CONNECT South Dakota: A Justice Information Sharing Success Story
South Dakota boasts 75 police departments and 65 county sheriffs to govern the population of over 824,000 citizens. Within large population jurisdictions in South Dakota, there were highly robust and highly-managed record management systems. However, there also existed very small departments with only one or two officers to cover the entire county. With such a broad population governed by numerous police departments and sheriffs, South Dakota suffered from a number of obstacles to information sharing. There were a number of records management and jail management systems in place; however, they didn’t adequately share and link relevant information. The information gathered was stored in silos, preventing other law enforcement agencies from accessing critical information. In addition, the process for conducting investigative searches for suspect information within other agencies was time intensive; law enforcement officials lacked the ability to quickly cross reference and pull suspect data. Finally, there was no security standard for personally identifiable information, resulting in a lack of confidential information exchange and storage. The challenge South Dakota faced was how to ensure that it was able to benefit from enhanced access to information, while also maintaining confidentiality of citizen personal information.
Summary of the CONNECT South Dakota Engagement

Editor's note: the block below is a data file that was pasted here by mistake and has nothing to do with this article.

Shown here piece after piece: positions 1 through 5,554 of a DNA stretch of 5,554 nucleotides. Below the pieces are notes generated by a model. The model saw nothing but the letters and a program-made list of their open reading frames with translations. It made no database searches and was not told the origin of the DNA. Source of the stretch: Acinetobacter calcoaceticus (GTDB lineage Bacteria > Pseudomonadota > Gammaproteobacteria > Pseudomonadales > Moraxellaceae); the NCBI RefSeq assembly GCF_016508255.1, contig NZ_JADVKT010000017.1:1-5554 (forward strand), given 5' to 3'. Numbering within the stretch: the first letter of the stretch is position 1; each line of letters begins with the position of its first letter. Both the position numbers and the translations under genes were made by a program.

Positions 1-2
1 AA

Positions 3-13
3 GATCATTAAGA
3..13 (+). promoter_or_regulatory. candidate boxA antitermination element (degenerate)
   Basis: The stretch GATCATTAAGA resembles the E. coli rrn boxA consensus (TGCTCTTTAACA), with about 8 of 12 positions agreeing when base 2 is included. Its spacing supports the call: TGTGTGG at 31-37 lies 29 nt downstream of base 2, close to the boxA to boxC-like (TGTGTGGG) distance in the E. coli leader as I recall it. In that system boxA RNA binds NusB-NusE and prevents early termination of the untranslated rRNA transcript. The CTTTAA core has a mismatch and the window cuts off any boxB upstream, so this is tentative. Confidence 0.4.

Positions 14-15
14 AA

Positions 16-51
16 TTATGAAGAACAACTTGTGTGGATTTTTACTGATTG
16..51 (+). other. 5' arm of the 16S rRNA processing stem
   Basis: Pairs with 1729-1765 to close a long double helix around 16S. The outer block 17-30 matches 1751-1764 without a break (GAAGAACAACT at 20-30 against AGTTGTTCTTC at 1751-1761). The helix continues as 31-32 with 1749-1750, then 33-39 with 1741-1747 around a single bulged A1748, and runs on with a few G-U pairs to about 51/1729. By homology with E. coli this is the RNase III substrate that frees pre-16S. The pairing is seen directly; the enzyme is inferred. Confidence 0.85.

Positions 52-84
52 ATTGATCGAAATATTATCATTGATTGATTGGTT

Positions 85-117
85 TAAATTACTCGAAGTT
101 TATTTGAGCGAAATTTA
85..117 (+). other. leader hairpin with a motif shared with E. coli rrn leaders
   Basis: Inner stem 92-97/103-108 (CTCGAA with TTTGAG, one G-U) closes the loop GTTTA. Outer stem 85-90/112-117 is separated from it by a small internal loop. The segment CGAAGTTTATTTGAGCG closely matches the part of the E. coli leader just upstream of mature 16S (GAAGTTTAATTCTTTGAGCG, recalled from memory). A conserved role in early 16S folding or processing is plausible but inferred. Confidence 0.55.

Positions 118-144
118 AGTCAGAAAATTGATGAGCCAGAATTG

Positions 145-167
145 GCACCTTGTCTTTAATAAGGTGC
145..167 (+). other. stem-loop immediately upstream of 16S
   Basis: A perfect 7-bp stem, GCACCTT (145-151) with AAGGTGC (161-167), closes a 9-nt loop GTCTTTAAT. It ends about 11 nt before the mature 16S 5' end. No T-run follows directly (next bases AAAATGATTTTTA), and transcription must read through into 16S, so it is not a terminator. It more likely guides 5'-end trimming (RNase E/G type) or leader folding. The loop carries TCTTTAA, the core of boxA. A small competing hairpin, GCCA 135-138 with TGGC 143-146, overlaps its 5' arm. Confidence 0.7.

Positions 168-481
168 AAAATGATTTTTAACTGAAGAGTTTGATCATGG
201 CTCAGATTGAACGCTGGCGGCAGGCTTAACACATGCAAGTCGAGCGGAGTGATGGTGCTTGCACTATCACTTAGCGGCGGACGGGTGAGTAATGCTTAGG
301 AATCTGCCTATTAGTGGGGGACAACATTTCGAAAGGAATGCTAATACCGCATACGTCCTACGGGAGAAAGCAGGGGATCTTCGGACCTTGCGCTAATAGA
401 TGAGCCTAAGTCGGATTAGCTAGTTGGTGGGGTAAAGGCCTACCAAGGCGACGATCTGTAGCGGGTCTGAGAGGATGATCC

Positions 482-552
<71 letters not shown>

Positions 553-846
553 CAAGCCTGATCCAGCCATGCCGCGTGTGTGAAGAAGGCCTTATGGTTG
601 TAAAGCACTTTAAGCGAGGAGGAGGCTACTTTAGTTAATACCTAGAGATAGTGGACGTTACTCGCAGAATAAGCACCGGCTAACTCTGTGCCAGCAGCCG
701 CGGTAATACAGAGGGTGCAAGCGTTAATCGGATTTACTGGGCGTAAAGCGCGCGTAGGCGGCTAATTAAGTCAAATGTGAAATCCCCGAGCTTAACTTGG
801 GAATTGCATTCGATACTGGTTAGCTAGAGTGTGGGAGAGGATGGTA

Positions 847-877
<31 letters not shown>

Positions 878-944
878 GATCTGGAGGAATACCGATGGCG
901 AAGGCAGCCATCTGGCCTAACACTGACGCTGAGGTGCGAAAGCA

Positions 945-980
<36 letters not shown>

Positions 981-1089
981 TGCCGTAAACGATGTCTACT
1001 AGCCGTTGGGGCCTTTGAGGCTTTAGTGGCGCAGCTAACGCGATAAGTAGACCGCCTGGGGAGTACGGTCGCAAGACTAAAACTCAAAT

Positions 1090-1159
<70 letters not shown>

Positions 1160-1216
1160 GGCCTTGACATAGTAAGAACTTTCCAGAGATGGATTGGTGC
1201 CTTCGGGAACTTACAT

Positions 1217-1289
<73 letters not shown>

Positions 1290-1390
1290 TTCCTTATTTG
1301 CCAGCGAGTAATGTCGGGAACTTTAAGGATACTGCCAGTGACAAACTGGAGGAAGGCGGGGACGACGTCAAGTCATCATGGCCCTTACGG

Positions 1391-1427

With funding from the Bureau of Justice Assistance (BJA) and technical assistance provided by the IJIS Institute, South Dakota embarked on revolutionizing its law enforcement information sharing systems. With the great disparity in the size of police departments across South Dakota comes a great disparity in the way the departments stored and organized their information. The grant provided by BJA enabled South Dakota to build the servers and licenses that would serve as the backbone of CONNECT South Dakota. The CONNECT South Dakota engagement sought to build upon this foundation to enhance the information sharing capabilities across law enforcement agencies, regardless of these disparate geographic locations or systems. In order to ensure buy-in from law enforcement executives and agencies from across South Dakota, it was critical to incorporate key components such as the development of a governance board, the ability to maintain local control, and the preservation of information security. Under the leadership of the Division of Criminal Investigation Director Bryan Gortmaker, the governance body incorporated state, local, and city law enforcement; sheriffs’ offices; and a project management team to ensure that the decisions and actions of CONNECT South Dakota were supported by all partners and stakeholders involved. Further, while agencies received minimum standards for reporting, they maintained the ability to decide how much additional information to submit. To protect information, each agency that submitted incident report information would act as the “owner” of that information – meaning information shared to the system could not be released by another agency without the permission of the originating agency. Also critical to the success of CONNECT South Dakota was the technical assistance provided by the IJIS Institute. The IJIS Institute provided support in refining the vision and operational capacity of the CONNECT South Dakota project and defining the best platform for operational use by local law enforcement. In addition, the IJIS Institute provided guidance on items that should be considered in the procurement process and supported the development of a project plan and schedule of activities. In conjunction with this technical assistance, planning commenced to define the policy and data elements necessitated to support the CONNECT South Dakota project. The leaders of CONNECT South Dakota adopted standards from the Department of Justice Global Justice Information Sharing Initiative (Global) to determine the minimum data field elements a user would be required to complete to ensure that low-quality data was not entered into the system. To ensure the protection of citizen privacy and civil rights, representatives from the National Governors Association and the Institute for Intergovernmental Research assisted South Dakota in the development of privacy policies and line officer training. The success of the CONNECT South Dakota project was dependent upon the adoption and implementation of technology enhancements to facilitate the exchange and standardization of information. The information systems relied on the National Information Exchange Model (NIEM) to standardize data exchanges and the Global Federated Identity and Privilege Management (GFIPM) provided by Regional Information Sharing Systems (RISS) to offer a secure log-in environment. The new program and standards allowed agencies in South Dakota to accomplish its intended objective to connect with the Law Enforcement National Data Exchange (N-DEx), an FBI information sharing tool. Adherence to these systems and standards was imperative to build a robust information sharing environment that maintained information integrity and security. CONNECT South Dakota provides a model that exemplifies a state’s successful use of federal funding to engage in a project that serves as a by practitioner, for practitioner reference to which solutions work. While much progress has been achieved, the work of CONNECT South Dakota is not complete. The project is now looking towards phase two of implementation which includes reaching smaller agencies without existing record management systems; incorporating the capability to submit images and photos; including additional fields to the incident report; and adopting an email and SMS notification system for officers. In addition to these enhancements, it is the hope of CONNECT South Dakota to add additional partners and components of the state’s justice system to support the continuous evolution of information sharing within South Dakota. Eight agencies are already undergoing the process of signing agreements, connecting their record management systems, and testing report submissions. As Sheriff Mike Milstead of South Dakota states, “CONNECT South Dakota is becoming much more than a technical solution to improve information sharing; it has become an overarching umbrella of services, policies, and technology that fosters a greatly improved information sharing environment.” For more information regarding the CONNECT South Dakota project, please click on the link below. To submit the work of your organization or jurisdiction for consideration to be featured in a future TTA Spotlight, please email BJANTTAC@ojp.usdoj.gov. CONNECT South Dakota JISP Webinar